Presentation on theme: "Caitlin Andersen Washington Internships for Students of Engineering American Institute of Chemical Engineers University of Iowa College of Engineering."— Presentation transcript:
Caitlin Andersen Washington Internships for Students of Engineering American Institute of Chemical Engineers University of Iowa College of Engineering P RECISION A GRICULTURE T ECHNOLOGIES I MPROVED N ITROGEN E FFICIENCY AND A TMOSPHERIC P OLLUTION
O UTLINE It’s More than Corn Introduction Background Government Frameworks Issue Definitions Policy Suggestions Recommendations Acknowledgments Questions
I T ’ S MORE THAN C ORN “I knew farming was what I wanted to do ever since I was old enough to help my dad and drive a tractor. I farm because I want things to be here for years to come. I enjoy seeing the crops grow on land I’ve worked hard to preserve. I like knowing that I’m just not chasing money—I’m producing something that benefits millions of people. I’m growing food for the world.” --Robert Andersen
I NTRODUCTION “This is a basic problem, to feed 6.6 billion people. Without fertilizer, forget it. The game is over.” —Dr. Norman Borlaug
B ACKGROUND Global Implications 87 million acres of corn, producing nearly 13.4 trillion bushels (750 trillion pounds) of corn in 2008 Improvements in past 40 years—less inputs, more outputs Constant Changes and Growing Demands Drought, excessive rain, hail, wind 100 corn-favoring pests Crop diseases: smut, stalk rot, ear rot “Farming looks mighty easy when your plow is a pencil and you’re a thousand miles from the corn field.” -President Dwight D. Eisenhower
B ACKGROUND Fertilizer Basics Anhydrous Ammonia, UAN, Ammonium Nitrate, Manure, Nitrogen Stabilizers Precision Agriculture and Best Management Practices Information technologies and environmental stewardship Nitrogen Modeling Research—DAYCENT, weather, soil moisture NERP and Nitrace
B ACKGROUND One of 17 key nutrients—considered most important Yield’s relationship to nitrogen application Genetic implications Courtesy of http://www.agry.purdue.edu/Ext/corn/news /articles.08/floodingnitrogen-0613.html Grain Yield vs. Total Amount of N Fertilizer Applied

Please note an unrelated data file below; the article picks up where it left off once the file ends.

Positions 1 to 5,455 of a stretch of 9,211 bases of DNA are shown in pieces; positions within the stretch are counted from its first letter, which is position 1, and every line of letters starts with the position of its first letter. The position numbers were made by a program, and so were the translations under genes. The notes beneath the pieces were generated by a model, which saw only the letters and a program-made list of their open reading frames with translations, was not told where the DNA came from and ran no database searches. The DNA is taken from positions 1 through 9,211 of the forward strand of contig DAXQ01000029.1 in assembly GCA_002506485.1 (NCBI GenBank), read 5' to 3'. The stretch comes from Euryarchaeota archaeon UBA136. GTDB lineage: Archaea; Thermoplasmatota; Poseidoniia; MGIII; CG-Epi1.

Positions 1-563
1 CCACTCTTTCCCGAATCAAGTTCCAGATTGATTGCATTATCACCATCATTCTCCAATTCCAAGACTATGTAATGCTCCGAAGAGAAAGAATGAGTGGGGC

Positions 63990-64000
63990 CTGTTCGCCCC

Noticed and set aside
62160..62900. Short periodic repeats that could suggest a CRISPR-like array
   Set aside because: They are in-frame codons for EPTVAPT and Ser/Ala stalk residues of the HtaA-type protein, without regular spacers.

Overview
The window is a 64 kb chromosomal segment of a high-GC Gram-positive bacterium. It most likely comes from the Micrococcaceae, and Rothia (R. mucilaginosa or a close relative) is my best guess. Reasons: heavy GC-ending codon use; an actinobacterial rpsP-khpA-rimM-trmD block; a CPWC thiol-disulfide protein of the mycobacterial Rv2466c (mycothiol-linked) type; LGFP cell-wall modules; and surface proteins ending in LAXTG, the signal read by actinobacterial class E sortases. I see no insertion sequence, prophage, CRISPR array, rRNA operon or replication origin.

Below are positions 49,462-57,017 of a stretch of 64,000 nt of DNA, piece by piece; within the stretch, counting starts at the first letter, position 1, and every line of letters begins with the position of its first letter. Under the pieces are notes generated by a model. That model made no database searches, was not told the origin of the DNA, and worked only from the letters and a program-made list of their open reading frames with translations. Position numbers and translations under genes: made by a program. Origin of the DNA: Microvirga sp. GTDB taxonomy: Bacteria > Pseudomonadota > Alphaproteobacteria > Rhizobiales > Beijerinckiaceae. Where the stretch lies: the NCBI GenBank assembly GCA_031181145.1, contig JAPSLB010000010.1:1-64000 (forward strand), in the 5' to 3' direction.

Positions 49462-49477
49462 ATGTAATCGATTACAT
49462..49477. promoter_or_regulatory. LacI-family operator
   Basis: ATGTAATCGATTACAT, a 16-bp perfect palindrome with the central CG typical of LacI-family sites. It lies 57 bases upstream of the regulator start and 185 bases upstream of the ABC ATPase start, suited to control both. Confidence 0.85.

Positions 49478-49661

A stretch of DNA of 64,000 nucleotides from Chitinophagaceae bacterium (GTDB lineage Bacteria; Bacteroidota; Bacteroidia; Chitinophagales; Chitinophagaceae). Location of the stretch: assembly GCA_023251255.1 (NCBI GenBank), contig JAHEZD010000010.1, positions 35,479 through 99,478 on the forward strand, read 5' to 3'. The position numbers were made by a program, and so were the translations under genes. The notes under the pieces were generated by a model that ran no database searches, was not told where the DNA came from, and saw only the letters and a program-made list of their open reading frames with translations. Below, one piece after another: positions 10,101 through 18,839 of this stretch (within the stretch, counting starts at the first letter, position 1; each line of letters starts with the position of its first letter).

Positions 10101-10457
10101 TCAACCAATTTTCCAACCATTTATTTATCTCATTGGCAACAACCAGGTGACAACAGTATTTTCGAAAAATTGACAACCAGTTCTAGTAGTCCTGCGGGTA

B ACKGROUND Fixation Atmosphere:78% nitrogen Bacteria with nitrogenase converts nitrogen to ammonia Nitrification bacterial conversion of ammonia to nitrite and nitrate ions Denitification Reverse of nitrification Anaerobic ammonium oxidation Conversion of ammonium to nitrogen gas Volatilization Release of gases: N 2 and NO x
G OVERNMENT F RAMEWORKS United State Department of Agriculture Natural Resource Conservation Service Environmental Quality Initiative Program National Institute for Food and Agriculture Air Quality Division Agricultural Research Service Extension Services Environmental Protection Agency Clean Air Act
I SSUE D EFINITION Engineering Grand Challenge for management of nitrogen cycle One of ten challenges selected Complexity of agriculture industry Key players: fertilizer manufacturers, distributors, growers, buyers, precision agriculture technology developers Ultimate goal Mitigation of emissions through optimization of environmental stewardship, nutrient application, and yield gains for global food security.
I SSUE D EFINITION Source: http://www.epa.gov/nitrousoxide/sources.html
P OLICY S UGGESTIONS Monitoring technologies Physical quantification at farm level Precision agriculture implementation Chlorophyll and soil sampling Genetic advancements for NUE Cap and Trade Programs Shift from per bushel basis to value added crop market system
R ECOMMENDATIONS Address unique layers of agriculture industry Three-fold policy position Expansion of supported research in area of nitrous oxide emission modeling with voluntary adaptation of nutrient management programs and precision agriculture technologies Implementation of NUE genetics without hindrance from fertilizer industry Shift from bushel basis market to value added crop market Financial considerations for growers, fertilizer manufacturers, and corn processing industries Focus on mitigation of nitrous oxide emissions in interest of a more sustainable environment for global food production
A CKNOWLEDGEMENTS Washington Internships for Students of Engineering Program Bill Behn American Institute of Chemical Engineers Dr. Rose Wesson and Steve Smith Dr. Charles Stanier, University of Iowa Department of Chemical Engineering Scott Coffel and Jennifer Ambrose, Hanson Center for Technical Communication, University of Iowa Robert and Toni Andersen, Andersen Family Farms Inc.